• Chaperone, watercolor on paper, 1879
  • Child's Head, oil
  • Clarence Cranmer, oil, 1920-1925
  • Dancers, oil, c. 1890
  • David Wilson Jordon, oil, Palmer Museum of Art, Pennsylvania State University
  • Dora Adelman, oil, 1935
  • Double Figure Study, oil
  • Dr. William N. Bradley, oil, 1934
  • Edward Coles (1786-1868), oil, 1883, Chicago Historical Society
  • Fruit and Flower Arrangement, oil, c. 1880
  • Gentleman and Dog, oil, 1878, Taubman Museum of Art, Roanoke, Virginia
  • Girl in Yellow Blouse (seated), oil on canvas
  • Girl in Yellow Blouse (standing), oil on canvas
  • Girl Reading, oil, c. 1879
  • Girl Reading, oil, 1925-1930
  • Girls Head from the Rear, oil, c. 1890-1900
  • Grandfather Macdowell, oil, 1879
  • Hannah Macdowell and Sister, oil, 1882
  • Hannah Trimble Gardner Macdowell, oil, 1880-1885
  • Joanna Wnukowska Kowalewski, oil, 1933
  • Kate Lewis, oil, 1884, Allentown Art Museum
  • Landscape, oil
  • Lenore Adelman, oil, 1933
  • Leroy Ireland, oil on canvas, 1910, Brooklyn Museum of Art
  • Lewis Sisters (at home), oil, 1932
  • Luigi Maratti, oil on canvas, 1932
  • Margaret Eakins, watercolor, c. 1878
  • Mrs. King, watercolor, 1879
  • Murray with Barry Statue, watercolor on paper
  • Music, oil on linen covered board, c. 1875, Pennsylvania Academy of the Fine Arts
  • Old Fashioned Dress, oil, 1880
  • Old Man, Portrait Sketch, oil, c. 1885-1895
  • Paul Crenshaw Physick, MD, oil, University of Pennsylvania
  • Peonies, oil, 1925
  • Pierre Menard, 1766 - 1844, oil on canvas, Chicago History Museum
  • Portrait of a Bearded Man, oil, 1932, Kennedy Galleries, New York, New York
  • Portrait of a Lady, oil, 1880
  • Portrait of a Man, oil, 1920-1930
  • Portrait of a Philadelphia Lady, 1890s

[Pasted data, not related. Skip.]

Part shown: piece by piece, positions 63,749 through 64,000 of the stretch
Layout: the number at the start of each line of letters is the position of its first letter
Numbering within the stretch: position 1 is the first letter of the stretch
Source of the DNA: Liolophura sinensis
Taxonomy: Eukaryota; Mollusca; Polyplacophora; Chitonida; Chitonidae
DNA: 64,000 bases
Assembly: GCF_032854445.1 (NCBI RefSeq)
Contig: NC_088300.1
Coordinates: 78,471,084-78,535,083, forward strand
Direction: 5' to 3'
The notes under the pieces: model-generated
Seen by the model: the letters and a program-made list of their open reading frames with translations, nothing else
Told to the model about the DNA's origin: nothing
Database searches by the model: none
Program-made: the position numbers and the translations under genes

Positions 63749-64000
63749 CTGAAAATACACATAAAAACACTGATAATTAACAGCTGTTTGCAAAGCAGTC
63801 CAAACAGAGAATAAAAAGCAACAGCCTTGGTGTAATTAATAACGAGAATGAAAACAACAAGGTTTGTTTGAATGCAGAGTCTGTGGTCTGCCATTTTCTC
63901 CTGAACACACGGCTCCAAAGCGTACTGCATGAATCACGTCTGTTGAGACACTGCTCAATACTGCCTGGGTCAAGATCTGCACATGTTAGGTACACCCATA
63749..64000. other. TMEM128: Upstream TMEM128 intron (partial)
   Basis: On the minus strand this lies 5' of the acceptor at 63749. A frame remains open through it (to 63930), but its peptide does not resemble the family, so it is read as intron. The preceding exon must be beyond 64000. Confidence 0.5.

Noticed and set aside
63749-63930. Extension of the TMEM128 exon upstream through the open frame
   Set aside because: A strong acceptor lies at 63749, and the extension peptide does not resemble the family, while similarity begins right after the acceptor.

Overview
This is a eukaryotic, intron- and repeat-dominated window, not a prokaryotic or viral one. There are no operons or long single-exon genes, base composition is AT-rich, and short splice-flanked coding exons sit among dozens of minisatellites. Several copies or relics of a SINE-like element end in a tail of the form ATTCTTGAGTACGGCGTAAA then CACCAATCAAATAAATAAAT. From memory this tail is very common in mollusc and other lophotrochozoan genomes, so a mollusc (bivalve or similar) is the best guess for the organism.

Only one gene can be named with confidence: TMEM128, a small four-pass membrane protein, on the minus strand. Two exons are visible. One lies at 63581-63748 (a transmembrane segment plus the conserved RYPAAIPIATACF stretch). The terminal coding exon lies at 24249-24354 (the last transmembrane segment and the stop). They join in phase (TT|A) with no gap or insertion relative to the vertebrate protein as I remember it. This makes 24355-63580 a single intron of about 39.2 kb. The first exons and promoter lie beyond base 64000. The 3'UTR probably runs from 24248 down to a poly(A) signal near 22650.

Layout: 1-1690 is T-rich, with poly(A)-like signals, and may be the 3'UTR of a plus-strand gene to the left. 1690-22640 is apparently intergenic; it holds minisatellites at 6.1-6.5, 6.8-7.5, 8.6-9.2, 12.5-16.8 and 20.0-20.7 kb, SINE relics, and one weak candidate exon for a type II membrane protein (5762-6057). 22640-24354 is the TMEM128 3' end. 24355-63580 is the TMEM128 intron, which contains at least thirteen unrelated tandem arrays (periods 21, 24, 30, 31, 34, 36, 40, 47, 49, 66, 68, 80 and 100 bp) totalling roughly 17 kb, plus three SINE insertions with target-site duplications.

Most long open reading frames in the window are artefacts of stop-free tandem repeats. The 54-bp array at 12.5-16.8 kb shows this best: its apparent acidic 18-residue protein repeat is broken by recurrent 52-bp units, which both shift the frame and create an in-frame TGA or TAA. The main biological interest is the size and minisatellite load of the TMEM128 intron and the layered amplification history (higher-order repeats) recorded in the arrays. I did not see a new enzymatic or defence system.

• Portrait of a Soldier, oil, 1917
  • Portrait of a Woman, oil, c. 1880-1885
  • Portrait of Charles Bregler, oil on canvas, 1920s, Pennsylvania Academy of the Fine Arts
  • Portrait of David Wilson Jordan, oil, Palmer Museum of Art, Pennsylvania State University
  • Portrait of Thomas Eakins s, oil, c. 1889, Philadelphia Museum of Art
  • Reflections, oil, 1881
  • Roseanna Williams, oil on wood panel, 1879, Pennsylvania Academy of the Fine Arts
  • Roseanna Williams, watercolor, 1879
  • Sculptor and Model, oil, 1924
  • Seated Girl in Tunic, oil, 1920-1930
  • Seated Old Woman Reading, oil
  • Spinning, watercolor, c. 1878
  • Still Life, oil, c. 1920
  • Still Life: Dish, Vegetable and Fruit, oil
  • Study of Cello Player, oil, c. 1895-1900
  • Study of a Man
  • Study of Susan, oil
  • Susan and Elizabeth Macdowell (self-portrait), oil, 1879
  • Susan and Elizabeth Macdowell (self-portrait), oil, 1910-1920
  • Susan and Elizabeth Macdowell (self-portrait), oil, 1925
  • Susan Hannah Macdowell Eakins (self-portrait as a child), oil, after 1861
  • Susan Hannah Macdowell Eakins (self-portrait), oil, c. 1910-1920, private collection
  • Tennis Player, oil, 1933
  • The Bibliophile, oil, 1932